Venture Capital Valuations: Tips for Preparing Valuations for Your Annual Audit

In volatile economic times, venture capital fund managers (VC managers), especially emerging managers, often ask us how to properly value the investments held in their portfolio in preparation for their annual audits. When interest rates keep rising and the economic outlook is so uncertain, what are the factors that could make this year’s valuation so different from the past few years? Should the performance of the public markets factor into the valuations of private companies? How should VC managers value investments that are stale (older than 12 months) or that have raised a round of financing at a lower valuation than previous rounds? How should non-equity financing rounds or down rounds be incorporated into the analysis?

We will discuss some of the most common scenarios that VC managers face as they prepare their valuations for their financial statement audit and provide some tips for approaching the valuation analysis.

Re-Evaluating Stale Investments

With the rapid rise in interest rates, volatility and uncertainty in the market, portfolio companies are trying to stretch their runway, if possible, to avoid down rounds. Managers will need to analyze each portfolio company to determine whether the latest round of financing is still a reasonable fair value indication or whether mark ups or mark downs are warranted. Managers should discuss the status of investments with the portfolio company management for indicators of mark ups or mark downs by asking these questions:

  • Have there been any recent rounds of financing or has there been any announcements of new rounds of financing that would affect the valuation? At times, portfolio companies do not notify existing investors of new fundraising rounds, which leads to fund managers having outdated information that is utilized in their valuations.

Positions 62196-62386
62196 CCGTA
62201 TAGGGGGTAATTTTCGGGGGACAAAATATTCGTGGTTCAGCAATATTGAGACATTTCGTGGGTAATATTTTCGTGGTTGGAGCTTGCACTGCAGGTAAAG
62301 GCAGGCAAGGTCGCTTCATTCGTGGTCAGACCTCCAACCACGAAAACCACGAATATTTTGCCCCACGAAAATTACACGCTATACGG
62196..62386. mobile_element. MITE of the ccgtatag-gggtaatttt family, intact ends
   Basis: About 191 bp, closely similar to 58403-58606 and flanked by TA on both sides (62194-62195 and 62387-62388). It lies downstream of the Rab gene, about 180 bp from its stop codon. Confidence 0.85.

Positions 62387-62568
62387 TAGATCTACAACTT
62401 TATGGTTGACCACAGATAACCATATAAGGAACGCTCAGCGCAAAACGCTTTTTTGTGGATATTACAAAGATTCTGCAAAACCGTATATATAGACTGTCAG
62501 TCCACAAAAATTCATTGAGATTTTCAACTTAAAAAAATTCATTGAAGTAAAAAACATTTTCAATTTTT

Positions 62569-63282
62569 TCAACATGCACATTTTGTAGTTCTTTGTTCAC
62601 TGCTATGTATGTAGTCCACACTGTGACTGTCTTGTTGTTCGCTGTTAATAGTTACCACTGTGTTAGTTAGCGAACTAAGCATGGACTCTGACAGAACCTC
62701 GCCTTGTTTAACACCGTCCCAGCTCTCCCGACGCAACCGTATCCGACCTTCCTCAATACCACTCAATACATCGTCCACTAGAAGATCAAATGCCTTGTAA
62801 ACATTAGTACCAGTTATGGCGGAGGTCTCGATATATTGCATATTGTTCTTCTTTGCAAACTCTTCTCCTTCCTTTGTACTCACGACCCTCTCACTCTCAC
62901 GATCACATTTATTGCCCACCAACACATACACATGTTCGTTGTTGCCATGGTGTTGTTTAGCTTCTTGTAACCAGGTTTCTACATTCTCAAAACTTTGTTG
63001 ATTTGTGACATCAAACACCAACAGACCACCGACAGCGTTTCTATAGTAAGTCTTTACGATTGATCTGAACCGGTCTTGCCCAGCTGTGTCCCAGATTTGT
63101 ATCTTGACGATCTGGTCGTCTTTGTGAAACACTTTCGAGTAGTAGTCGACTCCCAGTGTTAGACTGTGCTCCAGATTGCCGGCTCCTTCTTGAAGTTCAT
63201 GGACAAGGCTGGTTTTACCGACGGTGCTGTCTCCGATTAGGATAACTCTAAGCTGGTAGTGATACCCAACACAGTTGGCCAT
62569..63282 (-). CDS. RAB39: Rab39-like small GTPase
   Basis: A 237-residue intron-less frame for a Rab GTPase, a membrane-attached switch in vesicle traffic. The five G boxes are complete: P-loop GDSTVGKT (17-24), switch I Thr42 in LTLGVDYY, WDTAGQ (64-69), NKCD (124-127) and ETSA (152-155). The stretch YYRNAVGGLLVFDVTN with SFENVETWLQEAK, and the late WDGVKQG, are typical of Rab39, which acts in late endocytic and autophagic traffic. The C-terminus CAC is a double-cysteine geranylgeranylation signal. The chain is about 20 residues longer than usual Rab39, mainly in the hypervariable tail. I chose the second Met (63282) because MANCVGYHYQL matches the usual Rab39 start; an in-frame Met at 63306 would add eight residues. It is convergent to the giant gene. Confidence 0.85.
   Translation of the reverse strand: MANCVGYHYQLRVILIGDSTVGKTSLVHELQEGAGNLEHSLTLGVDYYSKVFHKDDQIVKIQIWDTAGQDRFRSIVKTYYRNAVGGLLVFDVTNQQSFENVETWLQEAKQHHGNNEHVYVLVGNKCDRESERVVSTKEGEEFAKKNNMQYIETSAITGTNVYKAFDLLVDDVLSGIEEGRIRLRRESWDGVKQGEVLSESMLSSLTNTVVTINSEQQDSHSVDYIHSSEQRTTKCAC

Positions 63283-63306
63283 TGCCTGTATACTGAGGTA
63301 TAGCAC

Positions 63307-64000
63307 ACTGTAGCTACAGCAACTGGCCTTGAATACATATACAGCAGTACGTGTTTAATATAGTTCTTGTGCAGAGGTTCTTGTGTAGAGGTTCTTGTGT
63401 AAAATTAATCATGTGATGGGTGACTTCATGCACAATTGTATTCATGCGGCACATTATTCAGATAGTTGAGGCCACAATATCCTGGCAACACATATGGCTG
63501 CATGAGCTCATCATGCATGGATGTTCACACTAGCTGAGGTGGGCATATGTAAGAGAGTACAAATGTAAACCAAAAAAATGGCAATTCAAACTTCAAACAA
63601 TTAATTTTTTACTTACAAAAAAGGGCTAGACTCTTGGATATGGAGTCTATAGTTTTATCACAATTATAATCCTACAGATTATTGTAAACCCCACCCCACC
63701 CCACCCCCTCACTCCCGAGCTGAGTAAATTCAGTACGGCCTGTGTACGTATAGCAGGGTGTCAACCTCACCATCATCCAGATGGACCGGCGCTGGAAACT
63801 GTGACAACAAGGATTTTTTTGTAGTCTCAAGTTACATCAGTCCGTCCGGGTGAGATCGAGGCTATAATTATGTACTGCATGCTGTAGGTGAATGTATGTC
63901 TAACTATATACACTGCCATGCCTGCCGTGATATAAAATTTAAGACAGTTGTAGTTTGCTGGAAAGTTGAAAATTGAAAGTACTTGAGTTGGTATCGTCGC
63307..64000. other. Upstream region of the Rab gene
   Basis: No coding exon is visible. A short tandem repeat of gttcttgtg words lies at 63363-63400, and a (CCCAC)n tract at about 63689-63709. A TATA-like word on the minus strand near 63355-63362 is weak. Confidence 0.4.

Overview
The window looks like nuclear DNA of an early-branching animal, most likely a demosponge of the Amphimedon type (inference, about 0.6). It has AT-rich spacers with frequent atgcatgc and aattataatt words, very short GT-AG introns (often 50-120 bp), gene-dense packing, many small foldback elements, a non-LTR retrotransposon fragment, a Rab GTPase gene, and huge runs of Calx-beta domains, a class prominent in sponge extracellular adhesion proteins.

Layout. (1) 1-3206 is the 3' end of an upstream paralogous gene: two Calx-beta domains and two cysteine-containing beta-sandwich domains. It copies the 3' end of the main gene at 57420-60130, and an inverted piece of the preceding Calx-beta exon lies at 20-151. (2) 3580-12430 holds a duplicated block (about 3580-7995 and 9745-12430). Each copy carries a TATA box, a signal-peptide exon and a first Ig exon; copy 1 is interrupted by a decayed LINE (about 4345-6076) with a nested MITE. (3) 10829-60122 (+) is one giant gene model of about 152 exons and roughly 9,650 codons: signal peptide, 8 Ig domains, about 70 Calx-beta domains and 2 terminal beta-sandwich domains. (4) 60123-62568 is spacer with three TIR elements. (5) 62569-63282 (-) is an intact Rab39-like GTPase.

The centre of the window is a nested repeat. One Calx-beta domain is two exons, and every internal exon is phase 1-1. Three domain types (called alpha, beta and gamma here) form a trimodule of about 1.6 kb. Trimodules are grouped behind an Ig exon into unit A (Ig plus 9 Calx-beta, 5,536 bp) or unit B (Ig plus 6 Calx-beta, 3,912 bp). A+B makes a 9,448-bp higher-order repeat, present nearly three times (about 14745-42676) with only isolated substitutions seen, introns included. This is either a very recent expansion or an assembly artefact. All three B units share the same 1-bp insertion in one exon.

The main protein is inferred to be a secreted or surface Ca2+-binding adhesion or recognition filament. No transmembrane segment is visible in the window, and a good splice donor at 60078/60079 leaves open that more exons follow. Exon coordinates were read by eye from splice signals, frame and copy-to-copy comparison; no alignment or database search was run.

• Ask management questions to determine if the company is performing either better or worse than anticipated. Indicators of impairment may include: significant layoffs, the divestiture of certain components, the loss of a large account or contract, the failure of a trial phase, known instances of fraud, or involvement in a commercial dispute or other legal proceedings. Indicators of the company’s improved performance include: acquisitions or product announcements, patent or regulatory approval, positive operational results. Ask for revenue information if you have information rights so you can see how the current revenue compares to the revenue at the time of the original investment.
  • Does the company have enough cash on hand or sufficient cash flows to continue operating for the next year? Lack of cash could indicate potential impairment if the company is no longer able to continue operations. If the company is struggling with cash flows, it is important to get information about its plan to secure additional financing to continue its operations.
  • Is the company meeting its operating milestones? Generally, when a company raises financing, it sets out operational goals and milestones that it will use the financing for. It is important to understand if the company is on track to meet those goals and milestones. If all milestones are on track and being met, it is unlikely that a significant impairment is present. However, if the company is pivoting or failing to meet its milestones, management should consider whether the latest valuation remains reasonable in light of the company's updated status.
  • Evaluate the industry the portfolio company operates in and understand/inquire if there have been any significant changes in that industry, either positive or negative, that can have a significant impact on your portfolio company’s operations. For instance, has there been a significant IPO or acquisition in the industry or have there been any regulatory changes that negatively impact a particular industry resulting in a major impact on your portfolio company’s operations.